This is an addendum to the most recent podcast, Episode 22 – Stratoballoon Radio Part 2. I realized after I got everything put together, and the Balloon sketch updated, that I had a problem.
You may recall from Episode 17, the podcast that we did to show off the GPS receiver, that the balloon sketch takes a reading from each of the instruments and the GPS receiver about once per second. It then writes that data to the data logger. I knew that the transmitter couldn’t send the data that quickly, so I decided to transmit the coordinates once every 10 readings. A transmission every 10 seconds should be quick enough that if I miss 2-3 in a row, it’s not a huge deal, but not so quick that we end up with large gaps in the data being recorded to the microSD card.
The problem was that in the 9 seconds or so between "official" transmissions, the NTX2 was continuing to transmit. Over my headphones, this came through as a solid tone. You’re not supposed to tie up the airwaves like that for hours at a stretch (which is how long our flight is expected to last, not to mention the time it will take us to find the balloon once it lands). I had assumed that if I wasn’t transmitting anything over the data line then nothing would come through, but that was now painfully, obviously wrong.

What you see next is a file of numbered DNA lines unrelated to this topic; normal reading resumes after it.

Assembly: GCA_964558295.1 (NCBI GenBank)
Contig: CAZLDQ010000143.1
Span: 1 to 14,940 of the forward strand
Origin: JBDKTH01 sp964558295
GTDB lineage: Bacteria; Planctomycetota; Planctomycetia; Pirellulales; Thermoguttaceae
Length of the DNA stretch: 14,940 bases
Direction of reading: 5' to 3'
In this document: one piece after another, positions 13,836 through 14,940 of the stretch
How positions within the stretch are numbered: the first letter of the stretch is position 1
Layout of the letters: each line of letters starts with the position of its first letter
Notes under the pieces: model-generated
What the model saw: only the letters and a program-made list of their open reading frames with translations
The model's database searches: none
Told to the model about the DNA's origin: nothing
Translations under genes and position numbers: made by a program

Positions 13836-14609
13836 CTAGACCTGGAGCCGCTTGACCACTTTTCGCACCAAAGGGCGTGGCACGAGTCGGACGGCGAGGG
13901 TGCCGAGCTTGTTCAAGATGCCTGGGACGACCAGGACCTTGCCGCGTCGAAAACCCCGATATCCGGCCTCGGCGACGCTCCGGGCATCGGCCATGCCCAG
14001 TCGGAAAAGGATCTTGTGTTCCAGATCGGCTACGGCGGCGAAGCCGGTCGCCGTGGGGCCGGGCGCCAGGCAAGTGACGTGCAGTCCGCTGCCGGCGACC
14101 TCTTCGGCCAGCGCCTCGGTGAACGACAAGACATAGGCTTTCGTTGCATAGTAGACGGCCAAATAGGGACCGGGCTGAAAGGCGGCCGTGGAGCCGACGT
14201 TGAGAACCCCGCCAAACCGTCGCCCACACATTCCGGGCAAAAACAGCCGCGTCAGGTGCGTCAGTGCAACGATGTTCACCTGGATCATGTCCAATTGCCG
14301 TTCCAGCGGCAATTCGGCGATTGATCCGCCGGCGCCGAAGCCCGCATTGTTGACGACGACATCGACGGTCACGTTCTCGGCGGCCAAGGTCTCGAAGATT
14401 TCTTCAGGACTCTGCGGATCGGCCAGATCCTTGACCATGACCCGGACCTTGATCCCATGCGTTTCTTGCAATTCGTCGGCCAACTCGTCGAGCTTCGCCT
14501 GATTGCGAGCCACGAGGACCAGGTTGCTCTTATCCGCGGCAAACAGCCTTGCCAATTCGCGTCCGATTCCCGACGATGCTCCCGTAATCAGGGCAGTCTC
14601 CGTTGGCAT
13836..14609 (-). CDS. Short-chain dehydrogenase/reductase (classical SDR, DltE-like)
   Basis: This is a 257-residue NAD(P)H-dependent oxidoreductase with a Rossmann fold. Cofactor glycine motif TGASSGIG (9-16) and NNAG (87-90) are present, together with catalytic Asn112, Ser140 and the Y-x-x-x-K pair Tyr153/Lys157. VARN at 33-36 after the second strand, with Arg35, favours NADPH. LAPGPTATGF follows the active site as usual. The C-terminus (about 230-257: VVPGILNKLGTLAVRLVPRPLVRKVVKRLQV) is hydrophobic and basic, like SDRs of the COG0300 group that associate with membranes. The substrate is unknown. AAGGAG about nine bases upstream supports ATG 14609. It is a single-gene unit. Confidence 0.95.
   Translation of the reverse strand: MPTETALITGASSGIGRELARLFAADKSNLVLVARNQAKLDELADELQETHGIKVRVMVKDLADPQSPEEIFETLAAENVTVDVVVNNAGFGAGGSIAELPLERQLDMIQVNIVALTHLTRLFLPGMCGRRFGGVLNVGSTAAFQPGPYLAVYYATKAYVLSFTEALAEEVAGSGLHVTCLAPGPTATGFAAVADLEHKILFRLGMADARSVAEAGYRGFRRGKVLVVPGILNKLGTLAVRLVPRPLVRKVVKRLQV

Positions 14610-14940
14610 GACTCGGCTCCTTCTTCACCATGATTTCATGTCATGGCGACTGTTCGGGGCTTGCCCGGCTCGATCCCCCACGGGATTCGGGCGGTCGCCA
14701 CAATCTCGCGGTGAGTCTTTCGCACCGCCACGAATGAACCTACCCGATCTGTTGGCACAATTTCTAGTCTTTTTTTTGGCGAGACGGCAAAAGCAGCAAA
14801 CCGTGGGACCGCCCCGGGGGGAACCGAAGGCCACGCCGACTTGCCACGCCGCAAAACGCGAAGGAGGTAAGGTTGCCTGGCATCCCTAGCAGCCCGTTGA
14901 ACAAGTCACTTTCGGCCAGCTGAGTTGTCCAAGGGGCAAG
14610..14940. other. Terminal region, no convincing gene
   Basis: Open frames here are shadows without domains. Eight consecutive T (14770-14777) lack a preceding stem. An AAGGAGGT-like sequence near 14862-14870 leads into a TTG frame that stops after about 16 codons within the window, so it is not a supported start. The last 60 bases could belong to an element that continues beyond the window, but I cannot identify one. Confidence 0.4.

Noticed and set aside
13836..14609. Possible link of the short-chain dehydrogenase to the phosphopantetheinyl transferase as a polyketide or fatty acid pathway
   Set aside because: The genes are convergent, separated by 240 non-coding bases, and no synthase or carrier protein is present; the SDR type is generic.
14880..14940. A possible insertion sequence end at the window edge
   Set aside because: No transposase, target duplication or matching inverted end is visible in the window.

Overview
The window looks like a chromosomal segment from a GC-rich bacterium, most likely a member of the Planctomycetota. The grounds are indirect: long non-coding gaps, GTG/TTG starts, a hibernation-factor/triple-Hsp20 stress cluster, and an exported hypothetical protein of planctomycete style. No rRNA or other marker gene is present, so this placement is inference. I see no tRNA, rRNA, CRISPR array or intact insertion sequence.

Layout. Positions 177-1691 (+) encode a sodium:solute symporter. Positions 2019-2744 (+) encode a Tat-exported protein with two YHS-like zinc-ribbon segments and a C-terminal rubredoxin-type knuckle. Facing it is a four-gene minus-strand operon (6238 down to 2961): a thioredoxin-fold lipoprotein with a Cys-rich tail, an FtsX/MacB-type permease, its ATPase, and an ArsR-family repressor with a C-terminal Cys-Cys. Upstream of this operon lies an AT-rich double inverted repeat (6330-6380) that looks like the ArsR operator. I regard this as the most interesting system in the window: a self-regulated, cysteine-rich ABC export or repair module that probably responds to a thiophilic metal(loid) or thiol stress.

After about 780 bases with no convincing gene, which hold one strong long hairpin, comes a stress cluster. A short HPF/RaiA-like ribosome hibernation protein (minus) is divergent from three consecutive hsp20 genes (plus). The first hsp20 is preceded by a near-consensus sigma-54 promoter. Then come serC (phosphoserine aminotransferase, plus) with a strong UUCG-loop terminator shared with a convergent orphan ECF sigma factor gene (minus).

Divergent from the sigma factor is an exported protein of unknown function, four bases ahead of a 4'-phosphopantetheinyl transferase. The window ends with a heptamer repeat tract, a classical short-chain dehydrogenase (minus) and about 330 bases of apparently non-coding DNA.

I then remembered that the NTX2 had an Enable pin. The technical specs for the chip said that I can set this pin high when I want to transmit, and low when I want to disable the chip. It also said I could just tie it to the adjacent pin – the power pin – if I didn’t need this functionality. Up until now, I didn’t see a need for it, but now I had.
I first had to de-solder the power lines that I had connected to pin 4 on the NTX2, and move them over to be directly connect to pin 5. In the process of doing that, I removed enough solder to break the connection between pins 4 and 5.
Next, I added a new data line to pin 4 that would eventually be connected to the instrument pack shield.
The yellow line here is the new one, and connects the Enable pin (pin 4) of the NTX2 to digital pin 5 on the instrument pack shield. I’ve updated the diagram to show this.
Once I had these two pins separated, the new process in the sketch became:
1) Set pin 5 high to turn the radio on
2) Transmit the data string
3) Set pin 5 low to turn the radio off
Of course, it really wasn’t even that simple. I’ll be writing up a more detailed walkthrough of the updates I made to the Balloon.ino sketch on my technical blog, http://mark-gilbert.com. You can find the fully updated sketch on GitHub.
Apart from any changes that come out of testing, I believe the Instrument Pack is now hardware- and software feature-complete.